Another common thing consumers want to know is how much the company or contractor is actually making on the whole deal, hoping that they’ll be able to negotiate a “fairer” price if they have this key piece of information.
“How much of the quoted price are they pocketing just for installing the unit?”
The reality is that this varies of course, but some people use 50% as a general rule of thumb, which may be accurate in some cases and wildly off in others. HOWEVER, regardless, it is important to realize that the labour portion of the cost covers many things, it is not all profit.
In addition to the company’s fixed costs – which they have to pay no matter what – including insurance, licensing fees, vehicles and associated costs (fuel, commercial insurance, maintenance), technician salaries, office or storage space, administrator (to help with client support, paperwork, etc), phones & utilities, advertising & marketing, and so on, the company also has to cover costs related to each install.
Beyond the cost of the unit itself, there may be a range of other parts and labour required during the installation. And good technicians are always in demand and therefore don’t work for cheap.
Every home is different, and sometimes unforeseen costs part way through the installation can eat into the company’s narrow margins and even cause the company to lose money in the end. Because a price has already been agreed upon at this point, the contractor will typically absorb this cost.
In fact, it’s not uncommon for companies to occasionally install a furnace or A/C at a price that provides virtually no profit, simply to cover their fixed costs, keep their staff paid, and keep the whole machine running, so to speak.
HVAC contractors also need to cover the cost of future servicing covered by the labour warranty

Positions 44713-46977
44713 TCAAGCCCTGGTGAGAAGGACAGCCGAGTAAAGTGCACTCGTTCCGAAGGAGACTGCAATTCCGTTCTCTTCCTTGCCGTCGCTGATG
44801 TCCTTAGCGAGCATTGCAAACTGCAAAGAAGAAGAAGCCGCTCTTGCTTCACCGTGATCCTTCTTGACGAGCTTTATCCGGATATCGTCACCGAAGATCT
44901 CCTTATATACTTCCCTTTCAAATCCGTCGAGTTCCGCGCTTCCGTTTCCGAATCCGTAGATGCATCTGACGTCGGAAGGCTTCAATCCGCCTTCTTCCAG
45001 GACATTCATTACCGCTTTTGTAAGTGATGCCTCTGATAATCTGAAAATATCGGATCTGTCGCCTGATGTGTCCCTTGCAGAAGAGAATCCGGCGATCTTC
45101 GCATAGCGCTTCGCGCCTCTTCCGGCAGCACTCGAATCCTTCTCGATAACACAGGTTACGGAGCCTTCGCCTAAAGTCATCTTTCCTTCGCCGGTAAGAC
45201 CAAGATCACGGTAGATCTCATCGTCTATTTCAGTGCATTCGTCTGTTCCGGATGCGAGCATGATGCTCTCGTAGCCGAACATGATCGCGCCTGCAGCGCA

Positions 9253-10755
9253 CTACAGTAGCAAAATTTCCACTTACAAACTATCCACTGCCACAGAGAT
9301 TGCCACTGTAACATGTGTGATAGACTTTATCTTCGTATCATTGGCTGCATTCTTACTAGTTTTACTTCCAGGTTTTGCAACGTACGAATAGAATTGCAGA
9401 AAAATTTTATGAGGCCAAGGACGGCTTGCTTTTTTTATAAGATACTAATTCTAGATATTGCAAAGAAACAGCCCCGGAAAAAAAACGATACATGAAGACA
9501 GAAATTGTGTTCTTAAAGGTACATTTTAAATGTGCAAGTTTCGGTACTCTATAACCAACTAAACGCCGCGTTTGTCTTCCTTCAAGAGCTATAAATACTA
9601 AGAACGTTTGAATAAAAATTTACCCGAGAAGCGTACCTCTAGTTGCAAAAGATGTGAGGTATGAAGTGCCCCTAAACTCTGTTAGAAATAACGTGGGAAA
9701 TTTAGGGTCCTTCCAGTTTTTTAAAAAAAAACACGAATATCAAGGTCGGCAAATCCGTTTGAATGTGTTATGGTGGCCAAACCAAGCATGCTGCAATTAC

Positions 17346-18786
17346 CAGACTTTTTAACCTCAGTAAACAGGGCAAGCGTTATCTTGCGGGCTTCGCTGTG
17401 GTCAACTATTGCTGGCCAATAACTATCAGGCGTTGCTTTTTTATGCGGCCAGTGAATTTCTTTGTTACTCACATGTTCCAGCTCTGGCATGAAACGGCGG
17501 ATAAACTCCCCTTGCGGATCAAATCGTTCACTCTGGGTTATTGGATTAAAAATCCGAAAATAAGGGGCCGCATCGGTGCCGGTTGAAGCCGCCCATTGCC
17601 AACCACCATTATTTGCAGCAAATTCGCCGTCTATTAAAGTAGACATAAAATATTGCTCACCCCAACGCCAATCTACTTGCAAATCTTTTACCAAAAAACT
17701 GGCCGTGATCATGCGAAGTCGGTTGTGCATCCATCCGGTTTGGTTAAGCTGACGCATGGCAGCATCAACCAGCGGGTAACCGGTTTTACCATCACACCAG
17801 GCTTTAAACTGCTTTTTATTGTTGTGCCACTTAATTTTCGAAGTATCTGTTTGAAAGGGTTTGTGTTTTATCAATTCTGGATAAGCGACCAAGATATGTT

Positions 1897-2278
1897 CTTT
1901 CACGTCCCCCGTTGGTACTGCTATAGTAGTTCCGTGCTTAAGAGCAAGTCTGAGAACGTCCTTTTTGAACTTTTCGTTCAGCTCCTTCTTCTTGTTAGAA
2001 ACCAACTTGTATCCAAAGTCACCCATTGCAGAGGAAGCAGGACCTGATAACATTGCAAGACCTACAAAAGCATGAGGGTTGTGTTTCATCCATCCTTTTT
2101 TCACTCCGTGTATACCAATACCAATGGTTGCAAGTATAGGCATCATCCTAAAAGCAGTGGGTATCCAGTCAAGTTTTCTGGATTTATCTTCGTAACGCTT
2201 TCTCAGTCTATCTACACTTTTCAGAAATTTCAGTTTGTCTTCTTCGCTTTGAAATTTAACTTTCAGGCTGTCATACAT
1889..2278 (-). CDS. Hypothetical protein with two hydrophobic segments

Finally, because any company worth their salt will provide some form of labour warranty, this means that they also must account for a certain number of service calls and repairs that they will have to cover the cost of.
Now I’m not suggesting that everyone in the HVAC business is living hand to mouth and barely scraping by. Well-run companies, and hard working staff can certainly earn a comfortable living.
I’m simply hoping to illustrate that the price breakdown can be more complex than it appears, and consumers should avoid the temptation of thinking that if a company paid let’s say $1500 for the unit, and quoted $3500 to the customer, that it means that they’re trying to rip you off and will be walking away laughing with $2000 of pure profit.
The pie is split up into many pieces, but this allows good companies to retain high-quality staff and cover other important costs (like insurance, licensing, etc) so that they can deliver top notch service, good ongoing support – in short, heating & cooling solutions that Canadians and their families can depend on.
That being said, there are certainly companies out there who will charge whatever they can get away with, so this highlights the importance of dealing with reputable companies, with fair and transparent pricing.